BOJ stands pat, keeps upbeat view despite Japan slowdown
Tokyo: The Bank of Japan stuck to its existing monetary stimulus on Tuesday, confident that it did not need further support measures to beat chronic deflation - even as a sales tax hike clouds the economic outlook.
The central bank maintained its upbeat view on the economy, affirming its conviction that Japan is on track to meet its 2 percent inflation target by around April next year, signalling that no further easing was on its near-term horizon.
"A positive-cycle mechanism continues to operate in the Japanese economy, supported by firm domestic demand," BOJ Governor Haruhiko Kuroda told a news conference after the central bank`s unanimous decision, which was widely expected.
Kuroda`s sustained upbeat stance and the unanimity of his board`s decision bolster the view that the BOJ will not waver in the face of recent soft data - despite market expectations that the bank may have to ease further in coming months.
"The BOJ`s message will remain the same, which is that things are on track and there`s no need now for more stimulus," said Izuru Kato, chief economist at Totan Research in Tokyo.
The central bank took note of its own "tankan" business survey last week that showed companies see a worse impact on consumers from the April 1 sales tax hike than from the previous increase in 1997.
"Japan`s economy continues to recover moderately as a trend, albeit with some fluctuations caused by the tax hike," the BOJ said in a statement. "Business sentiment has continued to improve, although some cautiousness about the outlook has been observed."
Kuroda took a brighter view of the closely-watched tankan, saying companies see a steady rise in prices and that their price expectations were higher than many economists had forecast.
The BOJ maintained its commitment to increasing base money, its key policy gauge, at an annual pace of 60-70 trillion yen.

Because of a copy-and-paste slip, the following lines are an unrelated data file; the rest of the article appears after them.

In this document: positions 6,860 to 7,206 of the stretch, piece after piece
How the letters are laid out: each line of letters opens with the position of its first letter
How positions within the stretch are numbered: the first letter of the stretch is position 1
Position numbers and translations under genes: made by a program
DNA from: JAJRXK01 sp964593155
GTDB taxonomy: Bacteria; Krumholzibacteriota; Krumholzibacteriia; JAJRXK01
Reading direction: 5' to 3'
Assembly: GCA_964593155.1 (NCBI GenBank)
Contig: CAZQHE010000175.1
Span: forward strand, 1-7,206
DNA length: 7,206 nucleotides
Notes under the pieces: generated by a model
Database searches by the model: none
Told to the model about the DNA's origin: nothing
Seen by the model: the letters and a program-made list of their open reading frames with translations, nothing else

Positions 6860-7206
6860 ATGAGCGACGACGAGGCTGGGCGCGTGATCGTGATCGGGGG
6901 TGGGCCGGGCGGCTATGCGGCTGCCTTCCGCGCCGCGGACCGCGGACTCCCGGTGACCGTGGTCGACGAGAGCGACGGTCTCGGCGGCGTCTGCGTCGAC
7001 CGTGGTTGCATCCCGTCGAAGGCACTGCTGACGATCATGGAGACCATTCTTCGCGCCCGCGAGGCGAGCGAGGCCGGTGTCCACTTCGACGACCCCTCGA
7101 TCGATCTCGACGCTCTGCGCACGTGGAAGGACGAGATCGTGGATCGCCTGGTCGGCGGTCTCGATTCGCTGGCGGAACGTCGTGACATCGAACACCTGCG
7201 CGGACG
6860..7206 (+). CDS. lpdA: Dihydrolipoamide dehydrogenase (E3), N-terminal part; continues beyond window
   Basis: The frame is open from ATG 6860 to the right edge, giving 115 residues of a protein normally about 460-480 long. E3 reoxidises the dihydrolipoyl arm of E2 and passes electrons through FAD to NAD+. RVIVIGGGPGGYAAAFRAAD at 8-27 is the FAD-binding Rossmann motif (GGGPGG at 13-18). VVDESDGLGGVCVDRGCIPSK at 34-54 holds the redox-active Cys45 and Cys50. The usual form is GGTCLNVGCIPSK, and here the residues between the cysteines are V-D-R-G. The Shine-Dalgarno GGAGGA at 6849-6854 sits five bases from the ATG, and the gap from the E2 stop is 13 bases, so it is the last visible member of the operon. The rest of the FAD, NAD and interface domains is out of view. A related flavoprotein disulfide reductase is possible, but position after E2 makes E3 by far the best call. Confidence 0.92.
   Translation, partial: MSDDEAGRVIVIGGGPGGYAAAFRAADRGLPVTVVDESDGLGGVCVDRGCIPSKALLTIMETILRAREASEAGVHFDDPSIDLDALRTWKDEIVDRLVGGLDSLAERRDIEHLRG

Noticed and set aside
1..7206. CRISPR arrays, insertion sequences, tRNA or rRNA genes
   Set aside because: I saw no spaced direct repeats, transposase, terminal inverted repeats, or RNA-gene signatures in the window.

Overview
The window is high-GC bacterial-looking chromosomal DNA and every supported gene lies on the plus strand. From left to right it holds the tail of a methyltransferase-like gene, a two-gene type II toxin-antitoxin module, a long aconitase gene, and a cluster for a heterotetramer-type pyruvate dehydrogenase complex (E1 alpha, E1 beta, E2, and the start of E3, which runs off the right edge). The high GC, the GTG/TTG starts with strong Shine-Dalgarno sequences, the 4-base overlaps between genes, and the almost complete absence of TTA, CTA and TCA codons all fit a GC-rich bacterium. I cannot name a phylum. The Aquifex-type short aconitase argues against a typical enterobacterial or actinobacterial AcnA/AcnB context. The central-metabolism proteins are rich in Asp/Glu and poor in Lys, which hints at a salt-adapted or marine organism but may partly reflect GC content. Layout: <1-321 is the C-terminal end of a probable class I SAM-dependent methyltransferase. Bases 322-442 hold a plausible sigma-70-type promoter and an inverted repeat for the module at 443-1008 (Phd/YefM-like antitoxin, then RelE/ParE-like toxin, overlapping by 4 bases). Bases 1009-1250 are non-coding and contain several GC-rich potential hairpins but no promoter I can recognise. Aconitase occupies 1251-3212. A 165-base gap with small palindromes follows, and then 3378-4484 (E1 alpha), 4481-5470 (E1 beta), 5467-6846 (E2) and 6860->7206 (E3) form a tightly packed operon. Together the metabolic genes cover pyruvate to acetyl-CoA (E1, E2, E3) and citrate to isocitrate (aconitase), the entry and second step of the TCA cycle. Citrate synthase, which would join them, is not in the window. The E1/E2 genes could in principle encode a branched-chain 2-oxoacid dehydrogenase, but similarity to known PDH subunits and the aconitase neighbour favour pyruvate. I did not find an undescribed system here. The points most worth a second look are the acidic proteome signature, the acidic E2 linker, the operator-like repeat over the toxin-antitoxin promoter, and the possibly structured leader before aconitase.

Some BOJ-watchers, however, detected a note of caution in the bank`s assessment.
"I think the BOJ are hedging their view a little bit," said Hiroshi Shiraishi, senior economist at BNP Paribas Securities in Tokyo. "We don`t rule out the possibility of an increase in risk asset purchases like ETFs, but we are quite sceptical about a big increase in the monetary base target."
A run of recent data, including the tankan and soft exports, has cast doubt on Prime Minister Shinzo Abe`s reflationary policies, but BOJ officials have been largely unfazed, pointing to positive signs such as shrinking slack in the economy that should help them meet their pledge of accelerating inflation to 2 percent by around April next year.
NO HEAT YET
The BOJ launched an intense burst of stimulus last April, when it pledged to lift inflation to 2 percent in roughly two years to beat nearly two decades of deflation.
Kuroda has repeatedly said the disruption from the tax hike could be weathered without additional monetary stimulus, although he has stressed the BOJ is ready to act if needed.
Indeed, supermarkets raised prices over and above the sales tax hike, according to a daily price index maintained by Tokyo University Professor Tsutomu Watanabe, supporting the BOJ`s view the economy is now strong enough for retailers to pass the levy to households.
But such assurances from the BOJ may do little to alter expectations for more action. A Reuters poll showed analysts expect the central bank to ease again by July on doubts that core consumer inflation, which rose an annual 1.3 percent in February, will accelerate further.
Analysts betting on further BOJ action also point to an expected heightening of political pressure toward year-end, when Abe must decide whether to proceed with another increase in the sales tax in October 2015.
Most policymakers and private-sector economists expect the economy to rebound in July-September after a contraction in the second quarter due to the sales tax hike, which rose to 8 percent from 5 percent on April 1.
Kuroda said the economy will take a hit this quarter from the tax hike but rebound from the summer onward.
Economics Minister Akira Amari on Friday praised the BOJ for doing "extremely well" with its policy proving effective.
The BOJ`s upbeat tone on Tuesday lays the groundwork for the its semi-annual outlook on the economy and prices due April 30.
Many analysts expect the BOJ to cut its economic growth estimate of 2.7 percent for the fiscal year that ended in March, taking into account a downward revision in gross domestic product growth in the Oct-Dec quarter.
But the central bank is likely to maintain its bullish price forecasts and predict consumer inflation accelerating towards 2 percent in coming years, on a view that brisker economic conditions will push up wages and prices.